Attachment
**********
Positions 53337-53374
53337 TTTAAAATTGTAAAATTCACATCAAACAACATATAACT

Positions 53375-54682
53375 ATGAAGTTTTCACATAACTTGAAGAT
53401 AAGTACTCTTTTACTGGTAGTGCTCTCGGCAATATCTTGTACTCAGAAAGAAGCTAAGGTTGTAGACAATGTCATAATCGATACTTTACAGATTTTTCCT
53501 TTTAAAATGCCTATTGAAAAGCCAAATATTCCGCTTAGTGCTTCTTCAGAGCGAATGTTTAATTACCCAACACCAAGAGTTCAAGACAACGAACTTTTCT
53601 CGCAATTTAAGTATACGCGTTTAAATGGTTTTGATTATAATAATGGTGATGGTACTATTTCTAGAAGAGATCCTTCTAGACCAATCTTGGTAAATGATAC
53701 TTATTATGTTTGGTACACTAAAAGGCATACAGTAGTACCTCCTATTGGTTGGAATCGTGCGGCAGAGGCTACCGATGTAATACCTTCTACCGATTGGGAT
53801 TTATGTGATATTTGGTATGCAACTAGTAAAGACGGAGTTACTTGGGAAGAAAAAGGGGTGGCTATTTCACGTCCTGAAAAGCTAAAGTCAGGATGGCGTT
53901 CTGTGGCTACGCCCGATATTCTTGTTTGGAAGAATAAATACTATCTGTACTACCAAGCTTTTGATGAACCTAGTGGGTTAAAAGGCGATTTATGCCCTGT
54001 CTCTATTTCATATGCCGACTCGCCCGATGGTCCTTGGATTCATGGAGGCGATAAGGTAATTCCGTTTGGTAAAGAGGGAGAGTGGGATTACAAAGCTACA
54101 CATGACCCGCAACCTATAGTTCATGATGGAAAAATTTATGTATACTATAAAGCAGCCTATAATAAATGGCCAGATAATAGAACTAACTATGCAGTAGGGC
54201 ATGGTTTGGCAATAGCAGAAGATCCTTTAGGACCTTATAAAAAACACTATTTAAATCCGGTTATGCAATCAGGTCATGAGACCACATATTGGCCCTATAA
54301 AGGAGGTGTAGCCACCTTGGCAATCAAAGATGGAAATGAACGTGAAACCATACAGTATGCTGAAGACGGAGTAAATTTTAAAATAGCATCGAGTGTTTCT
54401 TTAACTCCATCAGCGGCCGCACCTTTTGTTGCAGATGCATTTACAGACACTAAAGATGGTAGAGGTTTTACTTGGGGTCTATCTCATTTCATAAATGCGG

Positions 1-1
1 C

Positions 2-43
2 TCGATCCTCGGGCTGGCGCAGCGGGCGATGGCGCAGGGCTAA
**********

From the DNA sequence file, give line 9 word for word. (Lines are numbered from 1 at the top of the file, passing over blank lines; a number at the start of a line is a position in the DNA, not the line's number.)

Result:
53801 TTATGTGATATTTGGTATGCAACTAGTAAAGACGGAGTTACTTGGGAAGAAAAAGGGGTGGCTATTTCACGTCCTGAAAAGCTAAAGTCAGGATGGCGTT